Strontium's SF2281-based SSD brings faster writes than your standard SandForce SSD.
SandForce may be a fading name in the consumer world after the LSI acquisition in October last year, and the long wait between the second- and third-generation architecture is certainly allowing others to catch up on what was once an impressive lead.
SandForce's second-generation controller still has a role to play, though, if anything in helping to drive down the prices of SSDs into something resembling affordable.
On the test bench today is Strontium's Hawk 120GB (which gives us 112GB of usable space). The Singaporean brand's SF2281 controlled SSD is the first all-white SSD we've seen, and, at the time of writing, the 120GB model can be had for around AU$110, while the 240GB model can be had for about AU$200. It's 7mm high, making it suitable for all but the thinnest of laptops. It's an MLC drive, using Hynix H27QDG8VEBIR NAND.
Both CrystalDiskMark and Anvil's Storage Utilities were set to 1GB datasets, using incompressible data.
Choose a benchmark: CrystalDisk read | CrystalDisk write | AS SSD read | AS SSD write | Anvil read | Anvil write
(Longer bars indicate better performance)
We're admittedly being a bit tough on the SandForce controller, as it performs its best with compressible data. Yet despite this, Strontium's Hawk holds its own reasonably well. While as a general rule higher capacities tend to be faster, Strontium's 120GB manages to hold out against SanDisk's 240GB in writes, even though they use the same controller. No doubt if we had a 240GB Hawk in the labs, it would be an interesting beast.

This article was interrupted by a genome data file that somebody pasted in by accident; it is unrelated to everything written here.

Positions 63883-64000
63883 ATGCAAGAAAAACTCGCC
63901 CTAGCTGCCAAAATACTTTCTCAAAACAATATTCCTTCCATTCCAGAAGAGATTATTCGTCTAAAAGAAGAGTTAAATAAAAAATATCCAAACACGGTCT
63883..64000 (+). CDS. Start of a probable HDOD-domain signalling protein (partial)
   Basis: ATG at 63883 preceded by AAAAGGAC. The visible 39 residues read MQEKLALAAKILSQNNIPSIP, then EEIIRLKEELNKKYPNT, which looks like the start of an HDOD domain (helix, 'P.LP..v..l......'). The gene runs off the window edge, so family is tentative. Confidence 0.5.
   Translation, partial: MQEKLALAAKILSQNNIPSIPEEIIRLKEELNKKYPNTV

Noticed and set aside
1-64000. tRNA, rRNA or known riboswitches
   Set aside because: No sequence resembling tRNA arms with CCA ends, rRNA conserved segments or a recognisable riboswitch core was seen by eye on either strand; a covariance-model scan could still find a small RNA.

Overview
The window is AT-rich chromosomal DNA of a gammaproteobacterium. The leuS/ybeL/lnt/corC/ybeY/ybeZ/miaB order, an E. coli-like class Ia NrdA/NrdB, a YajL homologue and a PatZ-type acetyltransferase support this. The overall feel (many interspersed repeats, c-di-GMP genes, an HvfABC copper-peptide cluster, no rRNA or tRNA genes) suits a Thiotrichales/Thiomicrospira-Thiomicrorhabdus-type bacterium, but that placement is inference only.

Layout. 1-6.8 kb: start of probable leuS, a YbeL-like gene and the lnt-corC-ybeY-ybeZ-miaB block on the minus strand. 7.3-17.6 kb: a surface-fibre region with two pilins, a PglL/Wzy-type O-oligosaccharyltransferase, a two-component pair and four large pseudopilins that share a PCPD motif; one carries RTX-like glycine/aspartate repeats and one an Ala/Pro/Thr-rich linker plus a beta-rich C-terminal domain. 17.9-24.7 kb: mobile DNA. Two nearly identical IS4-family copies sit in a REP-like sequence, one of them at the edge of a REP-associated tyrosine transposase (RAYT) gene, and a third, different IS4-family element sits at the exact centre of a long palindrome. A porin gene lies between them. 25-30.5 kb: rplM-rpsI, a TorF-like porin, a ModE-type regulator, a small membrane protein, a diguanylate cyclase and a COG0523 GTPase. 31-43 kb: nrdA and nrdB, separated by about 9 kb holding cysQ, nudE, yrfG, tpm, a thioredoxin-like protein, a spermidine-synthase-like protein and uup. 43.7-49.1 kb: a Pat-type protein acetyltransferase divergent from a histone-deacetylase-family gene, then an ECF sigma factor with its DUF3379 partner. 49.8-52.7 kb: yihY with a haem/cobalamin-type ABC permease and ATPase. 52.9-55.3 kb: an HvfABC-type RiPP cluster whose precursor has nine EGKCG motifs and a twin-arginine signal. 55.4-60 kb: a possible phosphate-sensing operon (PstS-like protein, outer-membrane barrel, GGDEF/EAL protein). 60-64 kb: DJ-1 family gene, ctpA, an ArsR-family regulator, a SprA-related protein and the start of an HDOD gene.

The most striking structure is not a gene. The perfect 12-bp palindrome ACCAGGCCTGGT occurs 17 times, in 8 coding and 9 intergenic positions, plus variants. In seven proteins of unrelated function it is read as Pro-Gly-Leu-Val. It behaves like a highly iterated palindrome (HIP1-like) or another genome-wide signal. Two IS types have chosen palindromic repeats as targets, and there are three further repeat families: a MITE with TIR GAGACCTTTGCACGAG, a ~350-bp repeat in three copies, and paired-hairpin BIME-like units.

Strontium's biggest threat, though, is OCZ's Agility 4; while the Hawk for the most part takes the sequential cake, the Agility eats it for breakfast when you start throwing multiple requests at it. You also have to take into account that you squeeze out another 7GB of usable data from the Agility, and that it can generally be found for cheaper. In terms of bang for buck, it's a hard drive to beat.
Still, these days it's all about pricing — and if you can find the Hawk for a good price, then it's certainly nothing to turn your nose up at.